Where I Stash My Money

Where I Stash My Money

Hidden in the cat.

Seriously. The money I spend on a regular basis, the funds that I access the most, are kept inside of my cat.

He looks like this:


He holds my toonies and loonies (that’s Canadaspeak for two dollar and one dollar coins). I always keep my change in the cat, and if I need something, he’s the first person I ask to cough it up. My wife named him, but I don’t remember all the names for everything she names around the house, so I just call him the cat.

When I need money, that’s the money I use first.

I also keep a small “float” of $500 in my checking account. I use this to pay for anything that requires more than a handful of coins. However, most things go on my credit card, as I like the rewards, and that gets paid off twice a month from the float.

I don’t keep a strict budget. I just know that I have $500 in discretionary spending each month. This if for things like clothes, food, bills (excluding housing), cool new shorts, tornado fries, and dinner out. If I can’t afford something at the end of the month, like a new rear rim for my bike (curse the Lion’s Gate Bridge Bump) I have to save up for it. Many wiser people than I recommend that you track all of your spending and allocate monthly funds accordingly. This is probably something I should be doing, but right now this method works for me.

My pay, which comes every two weeks on the regular, gets split in a few ways;

  1. Paying Me: About 25% of my pay (net) goes into my investment portfolio. I have a reinvestment plan that automatically deducts $ from my chequing account and dumps it into four different Index Funds located in my TFSA and RRSP, heavy on the TFSA. Why? Here’s why.
  2. Paying Me Again: I try to put about 10% of each paycheque into an emergency/travel fund. This is a “high interest” savings account through my branch. This money goes toward emergencies (need a new suit for brother’s wedding), travel (need to travel for brother’s wedding) and emergency travel (can’t meet up at the rebel rendezvous because there’s business in the Dagobah system). Right now there is about three months worth of expenses in this highly liquid, easy to access account. I’d like there to be more, but things do come up.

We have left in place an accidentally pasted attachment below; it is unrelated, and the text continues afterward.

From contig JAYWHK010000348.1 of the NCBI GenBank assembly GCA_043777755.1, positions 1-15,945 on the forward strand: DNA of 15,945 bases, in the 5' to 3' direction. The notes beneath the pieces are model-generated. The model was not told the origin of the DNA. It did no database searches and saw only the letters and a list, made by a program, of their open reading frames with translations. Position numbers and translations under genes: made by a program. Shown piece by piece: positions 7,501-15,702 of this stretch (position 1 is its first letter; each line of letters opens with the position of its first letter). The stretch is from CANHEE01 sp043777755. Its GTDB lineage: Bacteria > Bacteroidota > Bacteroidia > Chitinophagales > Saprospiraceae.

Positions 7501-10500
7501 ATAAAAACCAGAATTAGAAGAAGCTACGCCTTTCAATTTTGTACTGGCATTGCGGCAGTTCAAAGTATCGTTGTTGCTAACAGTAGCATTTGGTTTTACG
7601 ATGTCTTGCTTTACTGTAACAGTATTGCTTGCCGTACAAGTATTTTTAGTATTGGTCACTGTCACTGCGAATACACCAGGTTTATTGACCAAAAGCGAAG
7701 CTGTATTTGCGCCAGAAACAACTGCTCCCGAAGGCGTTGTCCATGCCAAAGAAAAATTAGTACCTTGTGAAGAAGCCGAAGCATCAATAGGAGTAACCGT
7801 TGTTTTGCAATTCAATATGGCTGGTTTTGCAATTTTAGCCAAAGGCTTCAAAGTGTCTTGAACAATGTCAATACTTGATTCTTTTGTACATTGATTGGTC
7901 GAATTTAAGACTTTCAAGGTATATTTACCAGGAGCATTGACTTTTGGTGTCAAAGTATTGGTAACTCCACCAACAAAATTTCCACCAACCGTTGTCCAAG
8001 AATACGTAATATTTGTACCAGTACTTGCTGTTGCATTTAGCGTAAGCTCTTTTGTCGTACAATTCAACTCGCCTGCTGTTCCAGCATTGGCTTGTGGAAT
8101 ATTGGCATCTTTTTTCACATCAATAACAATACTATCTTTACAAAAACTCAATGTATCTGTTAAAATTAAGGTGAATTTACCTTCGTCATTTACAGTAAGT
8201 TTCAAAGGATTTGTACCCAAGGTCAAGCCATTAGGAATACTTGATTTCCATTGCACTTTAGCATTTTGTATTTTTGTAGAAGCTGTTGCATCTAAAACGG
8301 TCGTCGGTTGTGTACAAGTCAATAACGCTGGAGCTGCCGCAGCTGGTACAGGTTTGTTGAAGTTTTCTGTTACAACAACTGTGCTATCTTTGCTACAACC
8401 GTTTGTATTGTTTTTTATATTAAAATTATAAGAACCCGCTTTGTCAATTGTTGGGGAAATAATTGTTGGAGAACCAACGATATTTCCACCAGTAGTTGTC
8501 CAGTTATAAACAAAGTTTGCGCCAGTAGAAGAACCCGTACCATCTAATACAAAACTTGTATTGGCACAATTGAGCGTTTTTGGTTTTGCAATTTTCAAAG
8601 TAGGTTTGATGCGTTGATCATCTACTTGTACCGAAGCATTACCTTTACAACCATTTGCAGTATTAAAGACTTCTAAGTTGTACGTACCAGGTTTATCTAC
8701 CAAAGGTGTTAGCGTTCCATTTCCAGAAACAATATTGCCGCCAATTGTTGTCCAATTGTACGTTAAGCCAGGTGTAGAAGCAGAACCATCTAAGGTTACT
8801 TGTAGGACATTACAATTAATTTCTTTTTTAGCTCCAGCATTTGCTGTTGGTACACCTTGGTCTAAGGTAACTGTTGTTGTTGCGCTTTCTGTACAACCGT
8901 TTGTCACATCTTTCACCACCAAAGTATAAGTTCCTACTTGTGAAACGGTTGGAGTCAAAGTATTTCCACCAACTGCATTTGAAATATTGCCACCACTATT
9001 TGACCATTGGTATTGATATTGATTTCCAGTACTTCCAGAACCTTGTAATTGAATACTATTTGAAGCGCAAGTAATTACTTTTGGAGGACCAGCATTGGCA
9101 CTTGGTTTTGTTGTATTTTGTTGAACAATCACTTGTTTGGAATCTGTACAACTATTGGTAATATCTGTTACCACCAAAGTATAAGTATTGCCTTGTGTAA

3. Large Bills: Housing, tuition, utilities, cell phone, internet, then tuition again, cause education is expensive, kids! Start saving today! Bills are split between pay periods. Small bills like Netflix are just paid out of my float. My wife contributes, of course.
  4. Paying Me AGAIN: Who’s gonna pay me like me, right? If my “float” is topped up, my bills are paid, and there’s no surprises, then I often use that money to purchase Exchange Traded Funds. I also own small amounts of common stock, but it’s rare that I invest that way. Track the indexes, kids. Praise Bogle.
  5. Leftovers: There are none. All my money is accounted for every month.

That’s where it goes.That’s where I stash it.

These aren’t large amounts of money, but I think it’s important that, if it were much less or much more, I’d still stick to keeping a small monthly float, paying myself first, and paying my bills and credit card balance each month. If I get a raise, not much will change except percentages.

If I had all the money in the world, I know what I’d do.

But I don’t, so I do this.

Leave the cat alone.


BMO Vancouver Marathon: I Didn’t Die

BMO Vancouver Marathon: I Didn’t Die

If you’re curious how I felt before the marathon, you can read about it here. These are some of my thoughts the day after.

This was goal #1. Don’t die. And I didn’t! Check mark.

Goal number two was to make it to the end. Walking, Running or Crawling. However didn’t matter – just cross the line. I did that. I didn’t quit. I crossed the finish line. Check mark.

My third goal, really my “dream goal”, what I didn’t know I could accomplish, was to run the entire race. And I do mean running; no walks, no bathroom breaks, running. I’ve never run 26 miles (42.2 Km) before. I didn’t even attempt it in training. But I really, really wanted to be able to run the whole marathon, from beginning to end.

I still remember, 10 years ago, when I was 60 or so pounds overweight and putting on my shoes to run for the first time ever in my life. I didn’t make it to the end of my street. But I kept running. The first time I was able to run 5k without stopping was a memorable day. I remember the route, the clothes I was wearing, what I was thinking about, everything. It was a milestone, an emotional one. Since then I’ve gradually pushed myself to run longer and longer distances.